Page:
loving your wife

Loving Your Wife When You Don’t Even Like Her

Over these 15 years of marriage, I’ve realized that loving my wife and liking my wife aren’t necessarily a pair that always fit together. This is especially the case when I feel my wife doesn’t respect  my simple requests. One such request is to dry clean my shirts rather than washing them. This topic has been discussed several times over the years. One time, she ruined one of my favorite shirts after I’d told her I prefer to dry clean this shirt versus wash it. Instead of listening, she decided to throw it in with our regular laundry.Unfortunately, my shirt did not survive the wash and came out with bleach spots.

With my ruined shirt in hand, I realized I really didn’t like my wife in that moment. But I still must love her. Love is more than a feeling, it is a choice. [Tweet This] We have the ability to choose love. Here are 4 ways to choose to love your spouse when you don’t even like her.

1. Treat Her Better than You Treat Yourself

Think about how you react when you mess up. You still do everything in your best interest. You don’t say discouraging things about your mistakes, you don’t feel guilty constantly. Instead, you try to move on. Do the same for your wife even when she’s messed up or is not enjoyable.

2. Think of How Life Would Be Without Her

My wife is going back to work after 12 years of working from home and being a stay-at-home homeschooling mom. To say the dynamics of our household will change is the understatement of the year. And this isn’t death or sickness, just 8 hours away from home per day. I could only imagine if this were permanent, like death. I’d sleep alone each night, my kids couldn’t get those hugs they love from her, I wouldn’t have her perspective when dealing with teenage daughter things. Not to mention the logistics of having multiple kids and schedules that sometimes require two parents to pull off successfully. The list could go on and on.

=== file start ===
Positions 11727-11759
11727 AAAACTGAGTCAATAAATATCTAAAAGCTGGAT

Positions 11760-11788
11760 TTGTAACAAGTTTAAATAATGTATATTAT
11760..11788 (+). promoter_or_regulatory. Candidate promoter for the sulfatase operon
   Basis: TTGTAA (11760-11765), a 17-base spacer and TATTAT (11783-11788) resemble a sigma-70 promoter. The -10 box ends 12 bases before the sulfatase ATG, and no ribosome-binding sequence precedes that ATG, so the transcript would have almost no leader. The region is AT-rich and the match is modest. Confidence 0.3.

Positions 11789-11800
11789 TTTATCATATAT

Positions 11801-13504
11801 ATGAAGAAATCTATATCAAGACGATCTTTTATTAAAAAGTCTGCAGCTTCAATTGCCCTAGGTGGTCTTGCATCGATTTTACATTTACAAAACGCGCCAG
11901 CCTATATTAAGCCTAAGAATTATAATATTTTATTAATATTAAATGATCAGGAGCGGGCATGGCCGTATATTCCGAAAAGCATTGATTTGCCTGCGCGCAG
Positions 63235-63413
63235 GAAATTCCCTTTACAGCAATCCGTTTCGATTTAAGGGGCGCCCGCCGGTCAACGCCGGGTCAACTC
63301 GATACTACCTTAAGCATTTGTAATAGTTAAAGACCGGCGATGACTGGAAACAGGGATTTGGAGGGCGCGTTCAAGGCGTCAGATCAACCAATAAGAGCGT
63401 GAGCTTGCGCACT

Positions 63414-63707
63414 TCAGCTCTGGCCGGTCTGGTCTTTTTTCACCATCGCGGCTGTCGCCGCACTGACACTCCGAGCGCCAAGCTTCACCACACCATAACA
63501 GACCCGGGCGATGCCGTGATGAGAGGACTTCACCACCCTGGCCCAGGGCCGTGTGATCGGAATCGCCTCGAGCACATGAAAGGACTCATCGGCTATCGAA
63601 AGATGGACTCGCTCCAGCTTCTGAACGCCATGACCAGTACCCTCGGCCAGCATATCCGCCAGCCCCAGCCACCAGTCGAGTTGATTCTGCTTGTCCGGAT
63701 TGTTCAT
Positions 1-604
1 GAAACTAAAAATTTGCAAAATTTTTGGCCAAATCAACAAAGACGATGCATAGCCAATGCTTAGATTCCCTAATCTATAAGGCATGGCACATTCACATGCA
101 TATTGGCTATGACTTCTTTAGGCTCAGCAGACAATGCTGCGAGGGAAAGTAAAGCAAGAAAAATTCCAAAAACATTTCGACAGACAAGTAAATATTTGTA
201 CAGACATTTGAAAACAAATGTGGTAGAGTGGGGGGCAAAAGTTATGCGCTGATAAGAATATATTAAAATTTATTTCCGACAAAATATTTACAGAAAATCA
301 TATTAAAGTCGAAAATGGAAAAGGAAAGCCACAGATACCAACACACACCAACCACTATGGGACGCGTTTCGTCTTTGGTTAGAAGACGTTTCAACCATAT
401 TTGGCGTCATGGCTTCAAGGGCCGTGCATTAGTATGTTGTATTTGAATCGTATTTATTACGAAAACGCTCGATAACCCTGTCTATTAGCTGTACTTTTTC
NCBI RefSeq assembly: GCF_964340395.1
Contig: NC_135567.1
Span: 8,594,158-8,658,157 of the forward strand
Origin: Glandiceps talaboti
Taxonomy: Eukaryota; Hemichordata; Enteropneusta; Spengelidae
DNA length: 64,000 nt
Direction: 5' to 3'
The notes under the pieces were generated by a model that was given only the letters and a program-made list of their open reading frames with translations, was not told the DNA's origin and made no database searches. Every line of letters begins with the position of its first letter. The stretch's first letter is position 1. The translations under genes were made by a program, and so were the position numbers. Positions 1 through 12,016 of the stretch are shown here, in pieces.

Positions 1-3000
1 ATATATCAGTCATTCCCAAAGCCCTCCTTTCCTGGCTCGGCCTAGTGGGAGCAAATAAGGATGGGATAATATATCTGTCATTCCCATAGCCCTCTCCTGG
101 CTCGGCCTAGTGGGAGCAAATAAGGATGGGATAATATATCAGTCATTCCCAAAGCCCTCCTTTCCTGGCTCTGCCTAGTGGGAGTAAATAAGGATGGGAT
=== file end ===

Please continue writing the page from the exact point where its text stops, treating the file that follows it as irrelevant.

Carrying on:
3. Sacrifice through Serving Her

There is something great about giving up things for yourself to help, encourage, or benefit someone else — it is fulfilling. Skip times with the fellas to cook dinner for her. Miss the game to watch Lifetime or Hallmark with her. Do the laundry so she doesn’t have to. Miss your lunch break, so you can bring her food after she forgot her lunch. Allow your service in love to get past the parts or times when you don’t like her.

4. Set Her Apart

When speaking of my wife to other people, I typically refer to her as “my wife.” I rarely refer to her as Stephana. I do this because I’m the only one who can do that. Nobody else can call her “my wife.” It sets her apart and shows her and everyone around that she is special. Additionally, even when I don’t necessarily like her I speak well of her to others. So, even when I’m frustrated, confused, or hurt by her, she is still my wife, and my love and actions for her is to be different from everybody else. I hold her hand, touch her differently, introduce her first when speaking with someone she doesn’t know and give her my jacket if she’s cold. I challenge you to find ways you can set your wife apart from others and show everyone, especially her, how special she is.

Sound Off

How do you love your wife well even when she frustrates you?

Jackie Bledsoe

Jackie Bledsoe is an author, blogger, and speaker, but first and foremost a husband and father of three, who helps men better lead and love the ones who matter most.